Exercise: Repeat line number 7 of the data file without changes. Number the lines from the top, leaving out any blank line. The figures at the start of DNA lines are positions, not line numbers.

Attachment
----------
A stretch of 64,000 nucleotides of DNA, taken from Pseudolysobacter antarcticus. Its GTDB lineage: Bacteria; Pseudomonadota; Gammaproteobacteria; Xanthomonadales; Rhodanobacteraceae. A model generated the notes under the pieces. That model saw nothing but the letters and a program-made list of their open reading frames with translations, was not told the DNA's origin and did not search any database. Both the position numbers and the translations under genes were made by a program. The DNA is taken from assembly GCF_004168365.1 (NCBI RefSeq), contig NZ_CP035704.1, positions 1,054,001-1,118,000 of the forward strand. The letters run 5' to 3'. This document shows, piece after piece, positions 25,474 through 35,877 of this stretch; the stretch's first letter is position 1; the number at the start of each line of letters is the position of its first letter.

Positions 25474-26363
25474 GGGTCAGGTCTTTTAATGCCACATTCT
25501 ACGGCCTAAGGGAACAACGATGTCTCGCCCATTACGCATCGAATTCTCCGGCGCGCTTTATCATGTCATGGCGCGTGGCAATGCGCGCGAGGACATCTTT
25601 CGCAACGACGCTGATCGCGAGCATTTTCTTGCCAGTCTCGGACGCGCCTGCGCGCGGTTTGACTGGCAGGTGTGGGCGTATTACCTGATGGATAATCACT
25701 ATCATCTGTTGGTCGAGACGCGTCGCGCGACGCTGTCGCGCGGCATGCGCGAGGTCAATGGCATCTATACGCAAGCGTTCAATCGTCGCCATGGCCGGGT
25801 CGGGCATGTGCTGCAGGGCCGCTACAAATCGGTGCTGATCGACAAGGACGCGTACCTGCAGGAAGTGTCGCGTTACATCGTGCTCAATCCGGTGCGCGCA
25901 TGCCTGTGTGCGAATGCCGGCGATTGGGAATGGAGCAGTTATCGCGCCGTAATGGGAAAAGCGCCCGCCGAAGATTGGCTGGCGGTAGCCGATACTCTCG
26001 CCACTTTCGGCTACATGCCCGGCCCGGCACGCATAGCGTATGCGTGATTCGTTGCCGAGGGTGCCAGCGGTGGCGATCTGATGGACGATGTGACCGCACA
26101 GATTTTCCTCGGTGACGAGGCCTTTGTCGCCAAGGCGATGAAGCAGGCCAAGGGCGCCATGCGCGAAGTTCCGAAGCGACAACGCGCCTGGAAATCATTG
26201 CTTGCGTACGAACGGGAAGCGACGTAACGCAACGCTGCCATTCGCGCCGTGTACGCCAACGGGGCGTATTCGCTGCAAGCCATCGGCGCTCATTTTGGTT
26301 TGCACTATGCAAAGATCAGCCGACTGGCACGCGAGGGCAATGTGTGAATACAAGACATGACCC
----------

25801 CGGGCATGTGCTGCAGGGCCGCTACAAATCGGTGCTGATCGACAAGGACGCGTACCTGCAGGAAGTGTCGCGTTACATCGTGCTCAATCCGGTGCGCGCA